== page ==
Wife who 'came back from the dead' had tried to end it all

Will Bennett
Thursday 11 January 1996 01:02
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WILL BENNETT

Daphne Banks, who little more than a week ago was lying in a hospital mortuary, sat silently yesterday and listened as her solicitor described how her suicide attempt had so nearly succeeded. Smartly dressed in a blue cardigan and checked skirt but painfully thin, Mrs Banks smiled for the cameras as Anthony Northey said the doctor who declared her dead had made "an error of judgement".

Mrs Banks, 61, was found unconscious in bed after taking a drugs overdose on New Year's Eve.

She was discovered by her husband, Claude, at their home in Stonely, near Huntingdon, Cambridgeshire and subsequently pronounced dead by David Roberts, the family's GP.

Three hours later, Ken Davison, an undertaker who knew the Banks family, saw a vein twitch and heard her snore in the mortuary at Hinchingbrooke Hospital, Huntingdon, just as he was preparing to put her in a refrigerated body tray.

Yesterday, accompanied by Mr and Mrs Banks, Mr Northey outlined the circumstances that led to her apparent death as people elsewhere celebrated the arrival of the new year.

"Daphne unfortunately suffers from epilepsy. As a result . . . she was not able to drive. Because of her increasing years she was no longer able to walk into Kimbolton, some distance from her home. As a result, she felt very lonely and isolated and started to suffer from depression. This sense of depression gradually built up and on New Year's Eve . . . She could not face going on. She took a large quantity of her epilepsy tablets and also some sleeping tablets which she kept in her dressing table. After taking the tablets she climbed into bed and just drifted off to sleep,"Mr Northey said.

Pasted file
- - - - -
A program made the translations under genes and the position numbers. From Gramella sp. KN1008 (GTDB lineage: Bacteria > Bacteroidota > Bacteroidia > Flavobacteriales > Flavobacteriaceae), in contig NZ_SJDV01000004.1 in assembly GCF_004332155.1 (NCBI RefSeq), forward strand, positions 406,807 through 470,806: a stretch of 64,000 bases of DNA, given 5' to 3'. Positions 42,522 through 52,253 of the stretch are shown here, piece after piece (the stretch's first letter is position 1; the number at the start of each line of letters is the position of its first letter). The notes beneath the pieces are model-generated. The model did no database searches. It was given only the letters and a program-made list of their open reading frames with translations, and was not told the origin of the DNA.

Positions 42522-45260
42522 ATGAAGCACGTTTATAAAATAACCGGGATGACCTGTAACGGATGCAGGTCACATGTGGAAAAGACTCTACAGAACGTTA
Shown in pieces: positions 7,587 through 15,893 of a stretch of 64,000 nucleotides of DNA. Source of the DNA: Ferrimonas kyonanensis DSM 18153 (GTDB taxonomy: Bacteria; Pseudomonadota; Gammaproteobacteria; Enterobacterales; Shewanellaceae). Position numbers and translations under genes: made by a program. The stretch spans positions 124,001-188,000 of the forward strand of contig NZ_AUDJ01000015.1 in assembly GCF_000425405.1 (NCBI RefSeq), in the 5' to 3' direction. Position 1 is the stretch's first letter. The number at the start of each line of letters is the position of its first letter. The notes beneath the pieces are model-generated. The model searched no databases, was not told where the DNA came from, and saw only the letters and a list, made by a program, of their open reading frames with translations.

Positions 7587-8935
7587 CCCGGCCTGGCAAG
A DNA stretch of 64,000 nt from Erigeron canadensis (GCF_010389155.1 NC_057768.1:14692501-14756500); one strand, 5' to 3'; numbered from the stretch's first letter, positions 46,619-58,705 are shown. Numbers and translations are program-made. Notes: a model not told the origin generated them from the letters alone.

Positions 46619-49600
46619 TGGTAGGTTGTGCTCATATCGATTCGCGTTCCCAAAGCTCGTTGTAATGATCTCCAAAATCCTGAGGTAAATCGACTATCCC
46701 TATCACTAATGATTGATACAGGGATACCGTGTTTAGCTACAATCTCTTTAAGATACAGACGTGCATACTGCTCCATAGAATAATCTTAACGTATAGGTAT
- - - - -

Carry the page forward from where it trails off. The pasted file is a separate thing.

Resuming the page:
"Her next recollection, a very vague recollection, was of seeing her daughter leaning over her for a few brief seconds. This would have been at about 8am on 2 January. She promptly went back to sleep but then drifted in and out of consciousness for the next couple of days. She does not have any real recollection at all of the days up to Friday 5 January."

He said that last Friday doctors felt Mrs Banks had made such good progress they could tell her what had happened. But it did not sink in: the enormity of her brush with death was too much for her to comprehend.

Mr Banks, 69, a farmer and acquaintance of John Major, the local MP, wiped his eyes and looked stunned as the solicitor described the desperation felt by the woman he has been married to for 40 years. Dr Roberts, who is in his late thirties and has practised from a surgery in the nearby village of Great Staughton for about a year, will not face any legal or disciplinary action. Mr Northey said Mr and Mrs Banks had decided not to make any formal complaint to the family's health services authority, the General Medical Council or the health services ombudsman. "They have also decided that they do not intend to institute legal proceedings. Obviously the doctor in question made an error of judgement but luckily the error of judgement has not had fatal consequences.

"The family are just extremely grateful and relieved that Daphne is alive and making very good progress.

"Clearly the family are taking a magnanimous line in not wishing to pursue what was obviously an error of judgement or looking for any compensation or retribution."

Diana Jakubowska, head of communications for the Cambridge and Huntingdon Health Commission, said: "The commission has examined the information available . . . and has decided that on the basis of that information it would not be appropriate to take any further action at this time.

"The doctor concerned does not present a danger to his patients or the public. Our confidence in his continued future performance has not been diminished by our inquiries."

Dr Roberts was not at home or at his surgery yesterday. A spokeswoman for the practice said: "He will not be making any comment at all."

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